What is Cattail
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Cattails can be desirable in a pond. They provide important wildlife habitat, shelter for birds, food and cover for fish and for the insects they eat. Cattails help protect the banks of a pond from erosion. They intercept and reduce the force of small waves and wind on the shore. The stems catch and slow water and help trap sediment and silt. Cattail roots harbor microorganisms that help break down organic materials. New research shows that cattails can also remove polluting materials from the water surrounding their roots. It is pleasing to see small patches of cattails dispersed around a pond; however, a thick wall of cattails along the shore of the pond makes it hard to enjoy their benefits.
The tendency of cattails to grow in thick stands causes concern for many pond owners. If you want to reduce the amount of cattails in your pond, you should first determine how extensive they are and in what ways they interfere with your enjoyment of the pond. This will help you decide which approach will work for you.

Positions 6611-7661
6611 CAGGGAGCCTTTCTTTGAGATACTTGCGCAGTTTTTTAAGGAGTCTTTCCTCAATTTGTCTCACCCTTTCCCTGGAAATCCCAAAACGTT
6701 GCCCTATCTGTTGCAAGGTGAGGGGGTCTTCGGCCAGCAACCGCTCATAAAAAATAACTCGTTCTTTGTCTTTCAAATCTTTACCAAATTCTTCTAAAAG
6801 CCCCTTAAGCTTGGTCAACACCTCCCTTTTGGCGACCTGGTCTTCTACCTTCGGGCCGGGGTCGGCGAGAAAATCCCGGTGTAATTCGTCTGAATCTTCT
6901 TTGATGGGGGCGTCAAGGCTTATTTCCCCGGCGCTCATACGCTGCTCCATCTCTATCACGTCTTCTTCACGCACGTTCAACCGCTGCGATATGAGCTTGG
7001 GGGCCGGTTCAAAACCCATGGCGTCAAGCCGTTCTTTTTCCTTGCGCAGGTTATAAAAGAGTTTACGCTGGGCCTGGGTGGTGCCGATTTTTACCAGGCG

Cattails (Typha latifolia, T. glauca, and T. angustifolia) are native wetland plants with a unique flowering spike and long, flat leaves that reach heights of 4 to 9 feet. They are one of the most common plants in large marshes and on the edge of ponds. Many pond owners view cattails with uncertainty because they have a tendency to grow in thick, nearly impenetrable stands, blocking the view of open water and raising the concern that they will take over and cover a pond. This article describes the various techniques available for cattail control.